When I lost everything again, I learned new ways to come back from it in order to grow my third multimillion-dollar company. Instead of waiting for some new expertise, I used the experience I had to navigate something new: real estate. After selling my house and buying a new one with a low down payment, I had enough left over to invest in another. Once I’d remodeled, refinanced and leased, I made some money and invested it in another. Three years and at least 100 doors later, and the business had $30 million in real-estate holdings and $10 million in equity.
Sometimes being broke can be exactly the opportunity you need to take on another project. While I was broke once again, I met a woman who had spent five years struggling to grow her small skincare company and, with all my experience failing and succeeding in beauty and cosmetics, suggested I join her team. Within two years, I had built the business up to around 3 million in sales — my fourth multimillion-dollar company built from nothing.
No matter what you’re selling, make sure you have a source of income to pay the bills. This is also how I went from being broke, again, to running my fifth multimillion-dollar company. In the beginning, we tried out several income sources — trade shows, some private labeling and our own brands — but private label skincare quickly stood out as the best. While we stopped doing trade shows because they were the least profitable, we never relinquished anything if it was still bringing in money. As a rule, never give up stable, secure income for hoped-for income. Prove the model first, then go for it!
Flea markets, swap meets, trade shows, a 9-to-5 in the meantime: You may have to spend 25 hours a day at it, but something needs to be bringing in an income. This way, the business money can be used as it should be — to build the business, and your personal money can stay personal. Run two or three different revenue streams simultaneously, and the one that most easily kicks in is the horse you ride the race on.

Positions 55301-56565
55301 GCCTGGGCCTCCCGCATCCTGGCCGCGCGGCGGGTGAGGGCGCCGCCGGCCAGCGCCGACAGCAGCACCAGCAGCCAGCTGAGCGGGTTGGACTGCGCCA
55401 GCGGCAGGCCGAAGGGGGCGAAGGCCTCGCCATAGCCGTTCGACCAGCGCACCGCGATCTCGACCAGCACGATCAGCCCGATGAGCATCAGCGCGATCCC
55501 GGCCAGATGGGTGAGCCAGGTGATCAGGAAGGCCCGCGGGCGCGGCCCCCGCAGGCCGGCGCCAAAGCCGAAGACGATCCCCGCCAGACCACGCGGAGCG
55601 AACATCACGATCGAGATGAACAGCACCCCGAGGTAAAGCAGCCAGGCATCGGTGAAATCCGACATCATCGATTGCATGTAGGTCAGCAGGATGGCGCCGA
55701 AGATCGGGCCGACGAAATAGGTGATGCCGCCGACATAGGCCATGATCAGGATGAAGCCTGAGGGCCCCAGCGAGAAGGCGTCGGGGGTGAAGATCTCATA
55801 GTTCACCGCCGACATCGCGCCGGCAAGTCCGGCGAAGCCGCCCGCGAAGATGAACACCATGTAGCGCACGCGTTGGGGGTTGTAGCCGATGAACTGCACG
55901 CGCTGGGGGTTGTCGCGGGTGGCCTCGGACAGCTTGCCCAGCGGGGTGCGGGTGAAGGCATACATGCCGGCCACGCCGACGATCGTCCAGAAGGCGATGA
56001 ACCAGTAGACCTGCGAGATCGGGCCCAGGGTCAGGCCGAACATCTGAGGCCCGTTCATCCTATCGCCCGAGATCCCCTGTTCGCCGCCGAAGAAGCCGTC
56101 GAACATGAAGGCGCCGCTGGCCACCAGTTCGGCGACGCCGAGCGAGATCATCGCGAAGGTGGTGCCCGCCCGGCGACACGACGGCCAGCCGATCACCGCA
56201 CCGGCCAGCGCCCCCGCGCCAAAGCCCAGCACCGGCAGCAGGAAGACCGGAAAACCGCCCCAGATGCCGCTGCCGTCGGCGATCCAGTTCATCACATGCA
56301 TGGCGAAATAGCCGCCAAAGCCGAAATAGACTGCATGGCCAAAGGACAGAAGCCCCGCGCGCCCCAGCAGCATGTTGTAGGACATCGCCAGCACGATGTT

Working long hours is only half of doing whatever it takes — reaching out and accepting help even when we feel like failures is another. When I started my most recent company, I was truly flat broke. Living in my mom’s house at 50 years old, I had lost everything. My mom was on social security and had to lend me money to feed my kids. Still, I kept working hard, knowing that all it would take was for one bright idea to hit, and I could figure out how to provide.
When I got the initial $6,000 order that launched my most recent skincare company, I didn’t have the money or factory to fulfill it, but I was confident I could put the pieces together to make it work. So, with half of the money, I bought from vendors and repackaged it into something new. It wasn’t perfect, but this first order gave me the capital I needed to get off the ground, and it’s become my greatest success story to date — with no end in sight.
Take it from me — someone who has repeatedly succeeded and failed massively — failure is never permanent. Whatever the reason for the failure, whether it’s over a divorce, a shady partner, a legal issue or a dumb mistake, that failure does not define you nor does it mean that your story is over. It is simply a chance to learn so that you never fail the same way twice. Having failed as many times as I have, I’ve learned a lot, and that’s set me up for my biggest and best company yet. So long as you’re willing to get back on that horse, time after time, and truly work your ass off, nothing can stand between you and incredible success.